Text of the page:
Why should athletes monitor their hormones over longer periods?

Why should athletes monitor their hormones over longer periods?

Most important anabolic and catabolic hormones - testosterone and cortisol, provide the best information and thereby the precise means to evaluate the body’s response to training and recovery, as their activity combines external stimuli and the cell-level response into a fundamental, integrated datapoint.

Heart rate monitors and sports computers, when used alone, are capable of measuring load only, and they are largely blind to multiple, key performance-related bodily functions. Some hr monitors provide HRV calculations as an estimate of the recovery status of the nervous system, but this is not equal to looking at the underlying, hormone-driven biochemical process of building muscle cells, or increasing the cellular energy storage.

A longer, two-week period of constant hormone monitoring is required to gather enough observational data points on both stressful and resting days, both of which should normally occur over a week. On the other hand, calendar weeks – which are also equivalent to microcycles in athletes’ training programs, are also often distinguished from one another by their average level of physical and total load, and rest.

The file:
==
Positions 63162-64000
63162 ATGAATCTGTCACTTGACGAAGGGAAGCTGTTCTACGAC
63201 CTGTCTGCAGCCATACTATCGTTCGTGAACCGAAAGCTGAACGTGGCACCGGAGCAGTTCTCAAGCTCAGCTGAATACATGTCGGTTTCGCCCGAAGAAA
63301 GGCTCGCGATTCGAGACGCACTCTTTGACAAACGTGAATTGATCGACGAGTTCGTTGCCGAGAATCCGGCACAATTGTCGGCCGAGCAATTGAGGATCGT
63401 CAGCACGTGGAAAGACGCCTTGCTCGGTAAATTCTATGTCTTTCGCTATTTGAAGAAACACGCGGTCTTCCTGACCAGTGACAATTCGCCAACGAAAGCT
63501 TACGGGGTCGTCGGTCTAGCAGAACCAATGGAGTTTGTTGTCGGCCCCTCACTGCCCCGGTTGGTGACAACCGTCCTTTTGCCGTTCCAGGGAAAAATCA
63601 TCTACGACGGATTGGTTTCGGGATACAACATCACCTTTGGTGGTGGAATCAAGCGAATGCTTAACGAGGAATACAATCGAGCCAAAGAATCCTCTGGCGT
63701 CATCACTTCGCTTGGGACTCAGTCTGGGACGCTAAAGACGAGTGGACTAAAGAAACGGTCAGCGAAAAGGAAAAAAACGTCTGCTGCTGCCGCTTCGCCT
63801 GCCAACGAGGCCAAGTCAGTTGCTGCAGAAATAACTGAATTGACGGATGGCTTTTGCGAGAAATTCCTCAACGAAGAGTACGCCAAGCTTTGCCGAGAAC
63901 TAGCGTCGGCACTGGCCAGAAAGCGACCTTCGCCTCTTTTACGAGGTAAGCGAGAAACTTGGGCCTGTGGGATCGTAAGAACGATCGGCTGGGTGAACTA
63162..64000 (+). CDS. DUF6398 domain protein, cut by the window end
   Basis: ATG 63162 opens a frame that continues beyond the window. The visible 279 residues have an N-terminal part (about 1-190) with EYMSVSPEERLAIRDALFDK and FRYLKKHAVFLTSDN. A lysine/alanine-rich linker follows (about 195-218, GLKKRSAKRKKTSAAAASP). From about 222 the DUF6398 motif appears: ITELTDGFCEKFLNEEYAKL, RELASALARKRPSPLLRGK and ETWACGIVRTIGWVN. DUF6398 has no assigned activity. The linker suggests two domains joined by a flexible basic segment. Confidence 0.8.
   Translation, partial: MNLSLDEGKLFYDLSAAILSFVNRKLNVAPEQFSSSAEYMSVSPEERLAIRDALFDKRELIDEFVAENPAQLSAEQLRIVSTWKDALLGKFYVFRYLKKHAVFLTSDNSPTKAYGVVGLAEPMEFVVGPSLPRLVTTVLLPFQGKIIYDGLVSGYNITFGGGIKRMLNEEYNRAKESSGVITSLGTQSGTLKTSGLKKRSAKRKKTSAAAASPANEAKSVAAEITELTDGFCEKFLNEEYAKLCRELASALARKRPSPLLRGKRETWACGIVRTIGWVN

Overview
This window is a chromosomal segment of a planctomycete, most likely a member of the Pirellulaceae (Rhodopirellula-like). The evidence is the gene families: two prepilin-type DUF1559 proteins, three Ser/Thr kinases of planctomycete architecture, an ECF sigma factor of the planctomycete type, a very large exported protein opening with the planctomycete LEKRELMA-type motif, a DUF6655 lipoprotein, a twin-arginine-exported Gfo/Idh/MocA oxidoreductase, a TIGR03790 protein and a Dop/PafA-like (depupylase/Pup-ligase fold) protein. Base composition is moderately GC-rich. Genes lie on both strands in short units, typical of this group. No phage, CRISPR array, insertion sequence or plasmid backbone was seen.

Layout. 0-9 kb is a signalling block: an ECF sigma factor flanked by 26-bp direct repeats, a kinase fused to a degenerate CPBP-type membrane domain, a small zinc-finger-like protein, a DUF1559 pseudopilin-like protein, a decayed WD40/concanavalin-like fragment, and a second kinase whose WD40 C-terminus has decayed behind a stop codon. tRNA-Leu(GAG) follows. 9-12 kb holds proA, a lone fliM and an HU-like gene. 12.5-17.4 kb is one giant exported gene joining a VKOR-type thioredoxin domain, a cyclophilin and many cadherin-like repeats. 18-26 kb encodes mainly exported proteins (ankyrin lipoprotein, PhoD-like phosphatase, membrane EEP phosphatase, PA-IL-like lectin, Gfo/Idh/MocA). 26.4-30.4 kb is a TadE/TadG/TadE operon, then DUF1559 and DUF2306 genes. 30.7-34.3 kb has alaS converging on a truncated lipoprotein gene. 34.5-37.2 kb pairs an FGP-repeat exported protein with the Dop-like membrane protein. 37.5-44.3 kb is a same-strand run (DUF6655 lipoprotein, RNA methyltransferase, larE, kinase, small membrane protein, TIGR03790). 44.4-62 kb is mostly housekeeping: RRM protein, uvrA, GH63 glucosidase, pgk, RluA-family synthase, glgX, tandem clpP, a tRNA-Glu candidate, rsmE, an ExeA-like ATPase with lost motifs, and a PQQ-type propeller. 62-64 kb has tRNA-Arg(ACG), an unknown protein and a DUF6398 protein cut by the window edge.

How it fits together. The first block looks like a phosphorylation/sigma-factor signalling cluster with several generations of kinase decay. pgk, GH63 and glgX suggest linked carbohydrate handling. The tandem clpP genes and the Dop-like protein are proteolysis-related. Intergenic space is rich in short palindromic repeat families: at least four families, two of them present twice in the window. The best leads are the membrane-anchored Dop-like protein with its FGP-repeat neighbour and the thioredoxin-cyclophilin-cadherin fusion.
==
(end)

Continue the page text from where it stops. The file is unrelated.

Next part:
Therefore, for us, the optimal assessment of an athlete's basic hormonal dynamics requires two weeks of consecutive (or near consecutive) daily measurement, optimally executed over a period where the first week occurs during a hard training block, followed by a tapering / recovery week during the second monitoring week.

This way, we can determine the maximal variability in individual hormonal dynamic range, and learn to detect the hormone levels that are associated with high stress buildup – and also detect the values that represent personal maximum values while adequately rested.

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